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Thin Lizzy - Black Rose
Label: Phantom
Release: 1979

Do Anything You Want To
Toughest Street In Town
S & M
Waiting For An Alibi
Got To Give It Up
Get Out of Here
With Love
Roisin Dubh (Black Rose) A Rock Legend
---i. Shenandoah
---ii. Will You Go Lassy Go
---iii. Danny Boy
---iv. The Mason's Apron

Black Rose - Thin Lizzy
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Average Blamo User Rating: (36 votes)

Thin Lizzy closed out the '70s in the same fashion as usual - rocking, and generally being pretty consistent. Although theband were gradually being worn down to the ground - Lynott was sliding further and further down the needle, and the bandwere becoming a revolving door - Brian Robertson was sacked following an incident at a bar during the sessions for "Bad Reputation", and he was replaced by Gary Moore, a guitarist who never really gelled with Lizzy, and departed after thisalbum.

This album generally follows the same pattern as the two others that came before it - only with an even sharper personal edge. That's best reflected by the excellent "Sarah", a solid, poppy ballad, and on an even darker note, "Got To Give ItUp", which is pretty much self-explanatory. Both of these songs would rank amongst the album's best - although this albumdoes contain a couple of tracks that are best left unheard.

The opening "Do Anything You Want To" includes half-decent Brian Downey drumming...but basically, it's a rewrite of "The Boys Are Back In Town", which wasn't that great in the first place. Not a good start. "With Love" is also prettyunmemorable - one of the more formulaic Lizzy cuts. That's pretty much it for poor songs though - the rest is a good, solidcollection of Lizzy.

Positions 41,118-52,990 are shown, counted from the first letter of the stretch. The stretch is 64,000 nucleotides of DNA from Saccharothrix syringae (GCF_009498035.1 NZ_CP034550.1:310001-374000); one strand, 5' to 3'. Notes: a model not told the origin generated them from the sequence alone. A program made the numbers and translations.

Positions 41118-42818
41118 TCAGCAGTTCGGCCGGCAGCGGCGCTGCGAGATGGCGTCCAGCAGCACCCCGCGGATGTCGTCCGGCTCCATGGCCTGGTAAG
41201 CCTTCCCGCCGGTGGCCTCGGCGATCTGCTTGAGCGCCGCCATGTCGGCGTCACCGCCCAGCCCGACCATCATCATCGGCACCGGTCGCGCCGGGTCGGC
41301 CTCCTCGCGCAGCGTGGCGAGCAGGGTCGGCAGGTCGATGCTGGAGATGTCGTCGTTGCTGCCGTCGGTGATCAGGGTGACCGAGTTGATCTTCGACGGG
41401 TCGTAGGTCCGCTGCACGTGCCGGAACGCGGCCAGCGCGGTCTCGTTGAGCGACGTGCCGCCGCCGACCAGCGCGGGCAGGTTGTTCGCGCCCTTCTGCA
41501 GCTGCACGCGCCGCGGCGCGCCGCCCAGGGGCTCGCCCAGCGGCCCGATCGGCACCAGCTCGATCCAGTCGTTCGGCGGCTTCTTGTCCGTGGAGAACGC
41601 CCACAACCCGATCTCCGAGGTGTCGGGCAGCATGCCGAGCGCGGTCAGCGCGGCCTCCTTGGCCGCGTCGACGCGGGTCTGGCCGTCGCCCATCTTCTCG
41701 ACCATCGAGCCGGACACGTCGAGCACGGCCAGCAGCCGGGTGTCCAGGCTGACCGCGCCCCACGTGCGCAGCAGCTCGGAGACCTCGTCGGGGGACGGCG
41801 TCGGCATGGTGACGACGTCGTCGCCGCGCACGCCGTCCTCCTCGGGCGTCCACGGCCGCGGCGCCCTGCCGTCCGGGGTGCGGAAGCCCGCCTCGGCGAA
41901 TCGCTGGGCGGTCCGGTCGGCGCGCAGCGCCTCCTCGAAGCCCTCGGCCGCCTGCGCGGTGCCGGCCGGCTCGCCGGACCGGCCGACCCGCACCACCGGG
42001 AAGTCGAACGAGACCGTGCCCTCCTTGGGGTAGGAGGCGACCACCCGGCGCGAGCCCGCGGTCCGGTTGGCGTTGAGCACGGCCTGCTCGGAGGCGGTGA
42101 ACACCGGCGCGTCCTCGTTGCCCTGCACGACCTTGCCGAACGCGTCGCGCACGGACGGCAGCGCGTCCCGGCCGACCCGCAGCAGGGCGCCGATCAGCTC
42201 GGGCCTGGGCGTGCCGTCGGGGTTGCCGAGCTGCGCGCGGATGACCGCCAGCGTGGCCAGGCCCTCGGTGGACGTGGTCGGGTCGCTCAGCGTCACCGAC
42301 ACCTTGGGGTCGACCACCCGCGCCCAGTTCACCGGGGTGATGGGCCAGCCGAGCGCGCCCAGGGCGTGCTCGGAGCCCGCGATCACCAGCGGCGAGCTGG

"Toughest Street In Town" is again, pretty self-explanatory. It's your classic working-class rocker - big riff, big chorus,big everything. Standard Lizzy for sure, but performed as well as you'd expect Lizzy to perform it - in the ways ofdiversity, Lizzy never really did much, but what they did do, they did extremely well. Although, speaking of diversity,"S & M" is a sudden change of pace - Lizzy goes funk! ultra-funky bassline, and lots of fun had by everyone. Good one, guys. And "Get Out of Here" is a pretty fast rocker, again, with seemingly a bit of fun had by everyone.

The other two tracks are the cream of the crop - first off, we have "Waiting For An Alibi", the most recognisable song onthe record, with it's signature Lizzy double-lead attack, and a good set of lyrics from Phil. It's utterly solid throughout,and there's a great guitar solo included, with some fantastic harmony work - in fact, some of the best guitar harmonies i'veever heard on a record, full stop. It's excellent. And then we have the long close-out track - the classic "Roisin Dubh",or "Black Rose". Building on the same Irish mood that was on "Emerald", it's utterly deserving of it's seven-minute runningtime.

The playing is solid - filled with classic guitar parts, and some great runs through various Irish standards - the songis based on four different traditional songs, along with a spectacular take on "Toss the Feathers" in the middle. The final coda is also excellent as well. Well done again, guys.

This album to me, is a little overlooked - it's solid, bar 2 tracks. Fully deserving of an 8 - it's better than most of theLizzy albums of the era, including "Jailbreak". Very, very good album.

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